There is no evidence that microlithiasis can cause right upper quadrant or epigastric pain and/or cholestasis in laboratory tests, but even excluding patients with microlithiasis, the findings are enough to be taken into account.

All the patients with choledocholithiasis detected by the EUS in this study remained free of symptoms after lithiasis extraction. All patients with microlithiasis underwent cholecystectomy, and about half of them had their symptoms resolved at the end of the follow-up. These data show that EUS is able to modify the natural history of the disease in about half of the patients studied.

EUS is usually performed after other conventional techniques as abdominal ultrasound or CT, and often with the only intention of making fine needle aspiration or getting more information of a known lesion. EUS, therefore, has so far been a second-line procedure for the study of patients with pancreatobiliary diseases.

Up until now, this is due to the low availability of technology so far and also to the small number of gastroenterologists trained in this technique. This situation is rapidly changing because the number of EUS devices is increasing, as is doing the number of trained gastroenterologists. This will increase the availability of this technique in coming years.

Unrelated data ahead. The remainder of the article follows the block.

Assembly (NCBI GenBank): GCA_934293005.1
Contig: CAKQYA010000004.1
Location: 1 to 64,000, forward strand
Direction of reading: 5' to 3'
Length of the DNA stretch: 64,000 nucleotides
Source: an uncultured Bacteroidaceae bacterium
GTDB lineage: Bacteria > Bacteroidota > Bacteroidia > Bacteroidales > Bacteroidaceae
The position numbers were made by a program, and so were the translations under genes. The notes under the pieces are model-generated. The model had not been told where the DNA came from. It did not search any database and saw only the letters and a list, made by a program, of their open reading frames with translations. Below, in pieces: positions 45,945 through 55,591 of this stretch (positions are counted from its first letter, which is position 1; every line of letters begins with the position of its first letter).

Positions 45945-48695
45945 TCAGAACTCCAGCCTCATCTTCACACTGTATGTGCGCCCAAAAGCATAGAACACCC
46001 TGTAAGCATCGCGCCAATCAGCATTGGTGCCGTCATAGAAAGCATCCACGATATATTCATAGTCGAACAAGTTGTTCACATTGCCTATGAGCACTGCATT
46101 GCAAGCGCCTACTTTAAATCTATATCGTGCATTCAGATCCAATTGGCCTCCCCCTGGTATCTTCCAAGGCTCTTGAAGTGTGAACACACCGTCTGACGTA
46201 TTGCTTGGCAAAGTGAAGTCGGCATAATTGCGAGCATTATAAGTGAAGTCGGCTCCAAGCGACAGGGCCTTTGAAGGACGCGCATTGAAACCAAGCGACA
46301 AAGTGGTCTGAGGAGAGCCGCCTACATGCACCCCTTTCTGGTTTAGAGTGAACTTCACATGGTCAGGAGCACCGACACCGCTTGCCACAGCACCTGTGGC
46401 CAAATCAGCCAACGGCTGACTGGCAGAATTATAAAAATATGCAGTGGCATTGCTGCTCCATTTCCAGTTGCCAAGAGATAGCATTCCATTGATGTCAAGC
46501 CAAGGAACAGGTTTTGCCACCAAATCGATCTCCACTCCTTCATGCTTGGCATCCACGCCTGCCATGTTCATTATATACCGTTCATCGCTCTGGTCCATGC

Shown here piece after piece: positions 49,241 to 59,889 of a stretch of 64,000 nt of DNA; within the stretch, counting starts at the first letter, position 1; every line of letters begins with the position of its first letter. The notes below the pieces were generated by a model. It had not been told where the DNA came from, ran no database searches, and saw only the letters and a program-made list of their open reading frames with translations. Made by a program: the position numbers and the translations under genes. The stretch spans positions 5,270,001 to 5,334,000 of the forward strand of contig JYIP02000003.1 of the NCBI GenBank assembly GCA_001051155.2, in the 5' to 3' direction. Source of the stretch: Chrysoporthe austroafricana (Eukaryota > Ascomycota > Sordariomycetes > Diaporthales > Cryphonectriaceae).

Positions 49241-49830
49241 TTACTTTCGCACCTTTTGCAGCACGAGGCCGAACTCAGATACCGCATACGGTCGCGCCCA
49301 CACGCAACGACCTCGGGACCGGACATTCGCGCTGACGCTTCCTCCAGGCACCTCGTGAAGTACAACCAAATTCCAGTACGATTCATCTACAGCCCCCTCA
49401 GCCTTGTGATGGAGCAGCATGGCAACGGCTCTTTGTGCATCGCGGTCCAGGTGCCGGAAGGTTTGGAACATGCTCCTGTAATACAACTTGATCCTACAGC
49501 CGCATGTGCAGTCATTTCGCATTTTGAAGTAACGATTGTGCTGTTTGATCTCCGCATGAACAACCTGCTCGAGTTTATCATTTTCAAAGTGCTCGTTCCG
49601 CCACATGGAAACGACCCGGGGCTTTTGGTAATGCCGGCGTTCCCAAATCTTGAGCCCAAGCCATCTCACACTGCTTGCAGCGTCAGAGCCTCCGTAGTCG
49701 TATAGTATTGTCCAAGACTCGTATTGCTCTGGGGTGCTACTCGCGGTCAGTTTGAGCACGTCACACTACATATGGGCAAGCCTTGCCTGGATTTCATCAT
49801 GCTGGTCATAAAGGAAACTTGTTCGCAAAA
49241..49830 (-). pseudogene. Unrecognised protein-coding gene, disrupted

Another reason for the small number of explorations carried out compared with other procedures is the consideration of the EUS as invasive technique, although as has been already demonstrated, is a safe procedure. It is indicated to perform an upper endoscopy when necessary, though it has a similar rate of complications to the EUS without fine needle aspiration.

The data presented in this study support EUS to be taken into account as a first line exploration in the management of patients with suspected biliary disease.

The EUS also allows exploring the stomach and duodenum to look for peptic pathology. The development of more flexible echoendoscopes will make the endoscopic view very similar to that of the traditional endoscopes.

EUS is a growing demand technique that has low risks and leads to better decision-making in a significant number of patients with different diseases. Therefore, its inclusion in routine clinical practice must be considered (45).

In conclusion, EUS is a useful and safe procedure for diagnosing patients with low suspicion of biliary disease. Further studies with a higher number of patients are needed.

 

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Correspondence:
David del Pozo Prieto.
Unit of Gastroenterology.
Hospital Universitario Príncipe de Asturias.
Carretera Meco (M-121), s/n.
28805 Alcalá de Henares, Madrid. Spain.
e-mail: dpozo.hupa@salud.madrid.org

Received: 13-12-10.
Accepted: 16-02-11.